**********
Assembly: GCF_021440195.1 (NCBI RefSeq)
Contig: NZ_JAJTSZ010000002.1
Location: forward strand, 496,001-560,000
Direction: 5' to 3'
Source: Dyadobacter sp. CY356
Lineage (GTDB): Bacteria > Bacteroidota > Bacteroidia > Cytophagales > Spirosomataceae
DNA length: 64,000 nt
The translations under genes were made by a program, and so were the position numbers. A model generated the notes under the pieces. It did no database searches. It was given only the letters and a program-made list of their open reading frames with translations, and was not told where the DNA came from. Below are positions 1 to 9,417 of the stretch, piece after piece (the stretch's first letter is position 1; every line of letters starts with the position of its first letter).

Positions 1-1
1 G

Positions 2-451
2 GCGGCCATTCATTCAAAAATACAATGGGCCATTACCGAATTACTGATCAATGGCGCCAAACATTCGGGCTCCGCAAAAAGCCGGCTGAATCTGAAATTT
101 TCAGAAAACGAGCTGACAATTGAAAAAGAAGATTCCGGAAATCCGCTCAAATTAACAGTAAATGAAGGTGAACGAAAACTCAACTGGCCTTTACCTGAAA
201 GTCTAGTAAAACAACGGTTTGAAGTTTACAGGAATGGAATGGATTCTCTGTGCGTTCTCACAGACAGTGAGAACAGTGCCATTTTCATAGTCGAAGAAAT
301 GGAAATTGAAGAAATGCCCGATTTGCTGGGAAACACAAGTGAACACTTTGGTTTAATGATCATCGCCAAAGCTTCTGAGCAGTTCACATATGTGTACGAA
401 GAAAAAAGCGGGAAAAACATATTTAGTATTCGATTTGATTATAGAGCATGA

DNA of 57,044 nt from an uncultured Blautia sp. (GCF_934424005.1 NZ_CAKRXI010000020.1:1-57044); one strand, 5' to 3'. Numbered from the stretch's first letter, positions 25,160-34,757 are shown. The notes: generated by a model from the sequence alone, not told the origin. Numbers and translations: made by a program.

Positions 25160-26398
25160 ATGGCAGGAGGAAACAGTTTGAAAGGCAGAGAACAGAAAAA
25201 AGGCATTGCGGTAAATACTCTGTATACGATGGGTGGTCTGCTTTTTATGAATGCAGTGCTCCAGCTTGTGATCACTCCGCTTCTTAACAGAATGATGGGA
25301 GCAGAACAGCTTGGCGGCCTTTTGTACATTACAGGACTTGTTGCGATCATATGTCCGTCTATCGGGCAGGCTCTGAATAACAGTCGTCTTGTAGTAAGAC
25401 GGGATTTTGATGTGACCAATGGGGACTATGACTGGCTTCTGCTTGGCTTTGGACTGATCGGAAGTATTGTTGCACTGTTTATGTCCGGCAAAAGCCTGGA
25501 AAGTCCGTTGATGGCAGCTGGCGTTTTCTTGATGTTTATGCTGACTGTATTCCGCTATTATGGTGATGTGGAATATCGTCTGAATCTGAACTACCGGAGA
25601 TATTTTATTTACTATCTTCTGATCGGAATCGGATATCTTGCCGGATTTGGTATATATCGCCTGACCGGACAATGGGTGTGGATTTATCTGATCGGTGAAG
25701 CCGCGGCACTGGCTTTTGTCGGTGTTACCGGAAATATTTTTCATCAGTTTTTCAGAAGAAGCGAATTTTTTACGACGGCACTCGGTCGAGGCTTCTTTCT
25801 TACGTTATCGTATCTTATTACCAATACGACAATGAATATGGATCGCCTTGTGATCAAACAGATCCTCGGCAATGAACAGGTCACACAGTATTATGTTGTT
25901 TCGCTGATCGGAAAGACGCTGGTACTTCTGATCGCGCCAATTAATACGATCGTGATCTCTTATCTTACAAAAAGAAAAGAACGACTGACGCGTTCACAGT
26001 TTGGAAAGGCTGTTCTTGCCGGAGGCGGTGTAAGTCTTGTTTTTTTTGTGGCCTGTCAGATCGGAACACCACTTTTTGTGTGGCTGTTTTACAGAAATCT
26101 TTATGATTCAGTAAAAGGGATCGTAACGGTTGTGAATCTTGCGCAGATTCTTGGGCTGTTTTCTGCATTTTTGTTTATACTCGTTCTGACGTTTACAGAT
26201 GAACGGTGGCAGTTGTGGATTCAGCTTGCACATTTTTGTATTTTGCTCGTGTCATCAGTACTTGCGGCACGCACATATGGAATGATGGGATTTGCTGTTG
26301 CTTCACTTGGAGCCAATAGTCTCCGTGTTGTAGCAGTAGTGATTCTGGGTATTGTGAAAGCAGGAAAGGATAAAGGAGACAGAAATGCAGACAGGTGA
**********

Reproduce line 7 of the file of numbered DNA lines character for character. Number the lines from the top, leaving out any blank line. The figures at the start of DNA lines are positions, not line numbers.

DNA length: 64,000 nt